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Voice Over Web - The Future

Why type information into weblogs when you and simply speak and record your note using a telephone. Read this article to find out more.

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By: Aaron Schaap
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May 15, 2003

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Why type information into weblogs when you and simply speak and record your note using a telephone. Read this article to find out more.

Around the time Google announced their purchase of Pyra Labs (indirectly buying Blogger.com) another company came out called Audblog. Their concept is to offer people voice posts on their weblogs via phone and everyday users can listen to their posts instead of reading them - such as you are reading mine right now.

It hasn't taken off and I'm not really sure why. Maybe the people geeky enough to even consider such a concept are too afraid to actually carry on a conversation with themselves. Most of them just like constructing their thoughts through random taps on a keyboard.

I listen to a couple myself and it got really annoying. (1) I was continuously trying to hang on to the person's conversation through all the background noise, (2) things didn't flow as nicely when being spoken than when reading, and (3) you could tell they felt very nervous and reserved. Basically it's good idea but needs a lot of work.

Today, however CNET came out with a great concept that may have come from this idea. CNETRadio.com was born out of the idea that - people are busy and don't always have time to read up on all the news. Real news - not just someone spouting off about their new socks.

The news comes twice a day in .MP3 format. You can listen to it on your computer or quickly burn it for that car ride to and from work (also great for listening during a jog, walking your dog, etc..). With CD's as cheap as they are and being re-writable, it makes complete sense.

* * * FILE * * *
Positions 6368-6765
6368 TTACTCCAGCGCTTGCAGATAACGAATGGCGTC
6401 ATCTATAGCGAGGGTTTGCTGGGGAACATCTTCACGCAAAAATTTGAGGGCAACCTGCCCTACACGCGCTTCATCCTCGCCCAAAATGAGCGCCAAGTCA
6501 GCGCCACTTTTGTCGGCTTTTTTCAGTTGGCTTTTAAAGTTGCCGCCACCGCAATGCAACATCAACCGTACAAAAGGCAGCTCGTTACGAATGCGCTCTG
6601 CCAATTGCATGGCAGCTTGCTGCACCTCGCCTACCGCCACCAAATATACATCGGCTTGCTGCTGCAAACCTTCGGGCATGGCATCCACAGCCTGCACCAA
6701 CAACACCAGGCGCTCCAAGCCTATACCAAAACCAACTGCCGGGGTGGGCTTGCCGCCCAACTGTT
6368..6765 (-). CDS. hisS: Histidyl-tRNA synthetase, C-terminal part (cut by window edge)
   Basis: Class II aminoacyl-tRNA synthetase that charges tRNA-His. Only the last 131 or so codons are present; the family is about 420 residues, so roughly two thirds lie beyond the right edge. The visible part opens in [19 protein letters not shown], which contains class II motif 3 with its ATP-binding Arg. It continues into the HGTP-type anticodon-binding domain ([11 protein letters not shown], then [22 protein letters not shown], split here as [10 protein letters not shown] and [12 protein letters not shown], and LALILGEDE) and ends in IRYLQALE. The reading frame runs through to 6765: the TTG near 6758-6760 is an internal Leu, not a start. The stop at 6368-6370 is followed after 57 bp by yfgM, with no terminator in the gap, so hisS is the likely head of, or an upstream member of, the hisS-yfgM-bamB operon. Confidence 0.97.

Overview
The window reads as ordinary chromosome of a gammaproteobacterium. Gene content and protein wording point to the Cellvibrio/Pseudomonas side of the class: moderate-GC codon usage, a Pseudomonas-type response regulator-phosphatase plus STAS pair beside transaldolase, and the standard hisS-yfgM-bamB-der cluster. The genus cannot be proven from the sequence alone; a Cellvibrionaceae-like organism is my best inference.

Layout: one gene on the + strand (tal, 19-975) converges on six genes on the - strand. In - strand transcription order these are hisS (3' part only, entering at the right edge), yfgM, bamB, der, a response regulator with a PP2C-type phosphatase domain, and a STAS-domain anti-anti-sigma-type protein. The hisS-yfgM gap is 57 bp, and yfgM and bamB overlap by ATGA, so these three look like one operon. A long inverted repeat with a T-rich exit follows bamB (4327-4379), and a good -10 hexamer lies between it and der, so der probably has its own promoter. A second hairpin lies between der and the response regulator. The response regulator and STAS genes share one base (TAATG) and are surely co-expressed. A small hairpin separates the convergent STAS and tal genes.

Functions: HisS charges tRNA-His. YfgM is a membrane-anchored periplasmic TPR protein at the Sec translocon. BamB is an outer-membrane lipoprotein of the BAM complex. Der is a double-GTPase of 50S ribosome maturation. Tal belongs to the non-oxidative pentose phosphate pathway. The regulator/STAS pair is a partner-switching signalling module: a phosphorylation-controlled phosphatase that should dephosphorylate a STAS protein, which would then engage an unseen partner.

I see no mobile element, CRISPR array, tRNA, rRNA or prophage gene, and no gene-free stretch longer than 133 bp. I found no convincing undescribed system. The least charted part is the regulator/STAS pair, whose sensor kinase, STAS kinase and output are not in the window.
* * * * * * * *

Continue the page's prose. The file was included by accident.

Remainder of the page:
Going further

I think the above it a great idea and I even signed up for it. However, it's just a start with voice on the web. One idea I see this technology being used for is journalist purposes. Folks in the field being able to updating quickly with what's going on. Getting interviews on the spot and actually hearing people's voices.

So how is this different from radio? Simple - not much different. The main benefits would be archiving purposes. Being able to quickly search thousands of voice archives over the web for research projects.

Another difference from radio would be un-edited journalism. There wouldn't be any commercials, there wouldn't be any bleeps, there wouldn't be any "Let's take this out and only point out this side of the story" - there would be pure journalism.

Another idea that comes to mind is quick voice searching. Google Labs developed a system somewhat doing this very thing but very simple right now.

Hook Google's voice search capabilities into un-edited journalism and you now have fully compiled content for websites. Resources from everywhere being pulled in based upon what's going on. If the reporter is reporting on terrorism the site will pick this up and pull in other links that deal with the same situation. Maybe past instances of this or simple "How to deal with Terrorism" links for quick comforting reads.

I'm slowly developing this idea but it could really take care of itself. No more teams of web developers slapping things together and trying to gather resources from the newsroom (which is hard as hell if you've ever worked for a paper) - information would just evolve and grow on itself.

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